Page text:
KABUL, Afghanistan — Seven international service members, including at least five Americans, were killed on Saturday in Afghanistan in the latest deadly attacks against foreign troops since the Taliban announced the start of their spring offensive this week.
The U.S.-led coalition reported that five U.S. service members were killed by a roadside bomb in southern Afghanistan and later said an Afghan army soldier killed two more foreign troops in the west. Their nationalities are not known.
The renewed violence came as Afghan President Hamid Karzai acknowledged that his government has been receiving funds from CIA for more than a decade as part of regular monthly assistance from the U.S. government.
Karzai told reporters at a news conference that the CIA's station chief in Kabul has assured him that regular funding the U.S. intelligence agency gives his government will not be cut off.
The coalition did not disclose the location of the roadside bombing, however, Javeed Faisal, a spokesman for the governor of Kandahar province, said the coalition patrol hit the bomb in Maiwand district of the province, the spiritual birthplace of the Taliban. Capt. Luca Carniel, a spokesman for the coalition in Kabul, confirmed that all five were Americans.
Later, the coalition reported that the Afghan soldier turned his weapon on coalition troops, the latest of so-called insider attacks. Such attacks by members of the Afghan security forces against their colleagues or foreign troops threaten confidence in the Afghan forces as they work to take over responsibility from international troops.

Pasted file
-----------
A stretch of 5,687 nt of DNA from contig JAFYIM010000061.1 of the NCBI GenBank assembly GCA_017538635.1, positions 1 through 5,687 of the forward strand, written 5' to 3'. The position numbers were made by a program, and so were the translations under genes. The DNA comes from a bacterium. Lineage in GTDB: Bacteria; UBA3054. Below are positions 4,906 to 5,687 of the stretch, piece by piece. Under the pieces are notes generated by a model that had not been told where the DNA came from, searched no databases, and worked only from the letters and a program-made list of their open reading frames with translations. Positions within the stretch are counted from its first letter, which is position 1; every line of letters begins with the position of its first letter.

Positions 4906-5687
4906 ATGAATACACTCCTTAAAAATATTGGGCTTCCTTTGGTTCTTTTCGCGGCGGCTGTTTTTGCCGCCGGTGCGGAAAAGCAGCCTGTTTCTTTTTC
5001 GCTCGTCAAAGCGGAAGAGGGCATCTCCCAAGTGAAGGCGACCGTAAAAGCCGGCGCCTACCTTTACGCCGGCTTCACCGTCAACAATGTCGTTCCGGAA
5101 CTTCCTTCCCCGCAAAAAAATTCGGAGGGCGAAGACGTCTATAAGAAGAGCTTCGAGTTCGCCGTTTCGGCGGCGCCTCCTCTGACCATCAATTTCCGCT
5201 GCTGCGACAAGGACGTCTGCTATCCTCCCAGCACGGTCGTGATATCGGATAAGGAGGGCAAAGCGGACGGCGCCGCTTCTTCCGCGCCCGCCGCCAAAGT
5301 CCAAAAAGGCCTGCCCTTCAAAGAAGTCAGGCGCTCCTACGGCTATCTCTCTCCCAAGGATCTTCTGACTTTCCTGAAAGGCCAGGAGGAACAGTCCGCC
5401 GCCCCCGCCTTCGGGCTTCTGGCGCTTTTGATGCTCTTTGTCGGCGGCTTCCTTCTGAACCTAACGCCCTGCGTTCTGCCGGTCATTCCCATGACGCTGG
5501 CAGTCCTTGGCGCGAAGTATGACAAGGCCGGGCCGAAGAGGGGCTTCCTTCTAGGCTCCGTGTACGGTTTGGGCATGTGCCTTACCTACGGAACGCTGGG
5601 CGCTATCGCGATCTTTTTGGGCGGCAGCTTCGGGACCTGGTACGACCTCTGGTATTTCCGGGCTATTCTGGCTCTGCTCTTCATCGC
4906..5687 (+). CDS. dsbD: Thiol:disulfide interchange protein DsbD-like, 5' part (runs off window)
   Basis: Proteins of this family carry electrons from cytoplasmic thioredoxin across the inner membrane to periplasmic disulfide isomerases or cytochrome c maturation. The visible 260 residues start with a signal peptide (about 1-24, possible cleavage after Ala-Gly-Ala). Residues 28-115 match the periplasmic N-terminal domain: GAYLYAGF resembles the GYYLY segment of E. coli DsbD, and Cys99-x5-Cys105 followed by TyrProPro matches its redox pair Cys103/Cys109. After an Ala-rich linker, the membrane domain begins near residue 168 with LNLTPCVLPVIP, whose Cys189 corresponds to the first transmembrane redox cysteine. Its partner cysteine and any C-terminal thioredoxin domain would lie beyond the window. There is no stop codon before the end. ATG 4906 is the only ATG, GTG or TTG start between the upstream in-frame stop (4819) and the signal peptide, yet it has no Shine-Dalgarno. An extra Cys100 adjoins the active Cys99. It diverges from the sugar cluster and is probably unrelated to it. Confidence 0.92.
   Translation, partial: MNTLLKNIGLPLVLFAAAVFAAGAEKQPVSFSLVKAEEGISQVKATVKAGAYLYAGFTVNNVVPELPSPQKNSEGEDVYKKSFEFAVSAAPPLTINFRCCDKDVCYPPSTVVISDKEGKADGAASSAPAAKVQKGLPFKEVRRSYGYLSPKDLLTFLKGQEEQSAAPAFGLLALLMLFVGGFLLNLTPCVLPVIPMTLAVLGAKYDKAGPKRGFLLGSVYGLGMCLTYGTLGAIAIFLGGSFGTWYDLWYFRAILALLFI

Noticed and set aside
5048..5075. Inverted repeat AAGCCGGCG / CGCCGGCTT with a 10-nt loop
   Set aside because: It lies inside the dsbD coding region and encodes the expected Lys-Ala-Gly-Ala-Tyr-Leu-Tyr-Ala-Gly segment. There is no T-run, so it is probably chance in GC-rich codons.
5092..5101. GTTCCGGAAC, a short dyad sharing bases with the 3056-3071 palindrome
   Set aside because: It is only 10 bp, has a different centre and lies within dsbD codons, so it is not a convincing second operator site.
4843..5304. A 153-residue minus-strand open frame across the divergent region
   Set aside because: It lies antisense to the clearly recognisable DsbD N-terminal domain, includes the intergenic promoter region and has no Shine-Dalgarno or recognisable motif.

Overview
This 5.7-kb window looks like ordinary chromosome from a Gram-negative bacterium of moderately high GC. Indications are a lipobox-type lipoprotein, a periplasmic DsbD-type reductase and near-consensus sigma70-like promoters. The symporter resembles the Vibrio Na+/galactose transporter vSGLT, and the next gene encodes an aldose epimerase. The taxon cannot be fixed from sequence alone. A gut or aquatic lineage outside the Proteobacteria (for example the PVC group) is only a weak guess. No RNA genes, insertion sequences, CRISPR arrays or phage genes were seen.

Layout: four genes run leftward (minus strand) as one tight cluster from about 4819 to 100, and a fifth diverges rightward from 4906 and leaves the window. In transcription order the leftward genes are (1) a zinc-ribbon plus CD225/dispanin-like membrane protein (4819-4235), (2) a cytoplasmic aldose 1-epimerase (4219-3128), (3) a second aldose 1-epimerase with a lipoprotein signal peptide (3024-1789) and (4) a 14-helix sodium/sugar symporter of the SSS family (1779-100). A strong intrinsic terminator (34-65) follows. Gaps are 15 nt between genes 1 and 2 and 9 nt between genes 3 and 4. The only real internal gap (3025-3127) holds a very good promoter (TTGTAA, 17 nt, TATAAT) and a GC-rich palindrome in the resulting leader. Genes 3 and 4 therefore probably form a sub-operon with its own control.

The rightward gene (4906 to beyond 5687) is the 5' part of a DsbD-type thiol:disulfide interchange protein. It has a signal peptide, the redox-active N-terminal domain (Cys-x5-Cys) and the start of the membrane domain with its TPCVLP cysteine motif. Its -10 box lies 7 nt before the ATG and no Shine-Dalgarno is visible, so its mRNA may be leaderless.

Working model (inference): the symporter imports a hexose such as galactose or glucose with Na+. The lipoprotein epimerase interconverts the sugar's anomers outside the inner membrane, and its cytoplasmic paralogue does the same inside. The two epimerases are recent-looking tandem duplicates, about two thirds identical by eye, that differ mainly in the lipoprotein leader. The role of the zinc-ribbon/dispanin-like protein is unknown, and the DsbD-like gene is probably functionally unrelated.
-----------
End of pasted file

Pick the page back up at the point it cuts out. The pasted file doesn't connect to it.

The coalition did not disclose further details, but said the shooting was under investigation.
Karzai had earlier confirmed that his government had received such payments following a story published in The New York Times that said the CIA had given the Afghan National Security Council tens of millions of dollars in monthly payments delivered in suitcases, backpacks and plastic shopping bags.
"The help and assistance from the U.S. is for our National Directorate of Security. That is state-to-state, government-to-government regular assistance," Karzai said. "So that is a government institution helping another government institution, and we appreciate all this assistance and help, all this assistance is very useful for us. We have spent it in different areas (and) solved lots of our problems."
Karzai would not say how much assistance his government had received because it was being used for intelligence work, but acknowledged it was in cash and that "all the money which we have spent, receipts have been sent back to the intelligence service of the United States monthly."
He claimed that much of the money was used to care for wounded employees of the NDS, Afghanistan's intelligence service, and operational expenses.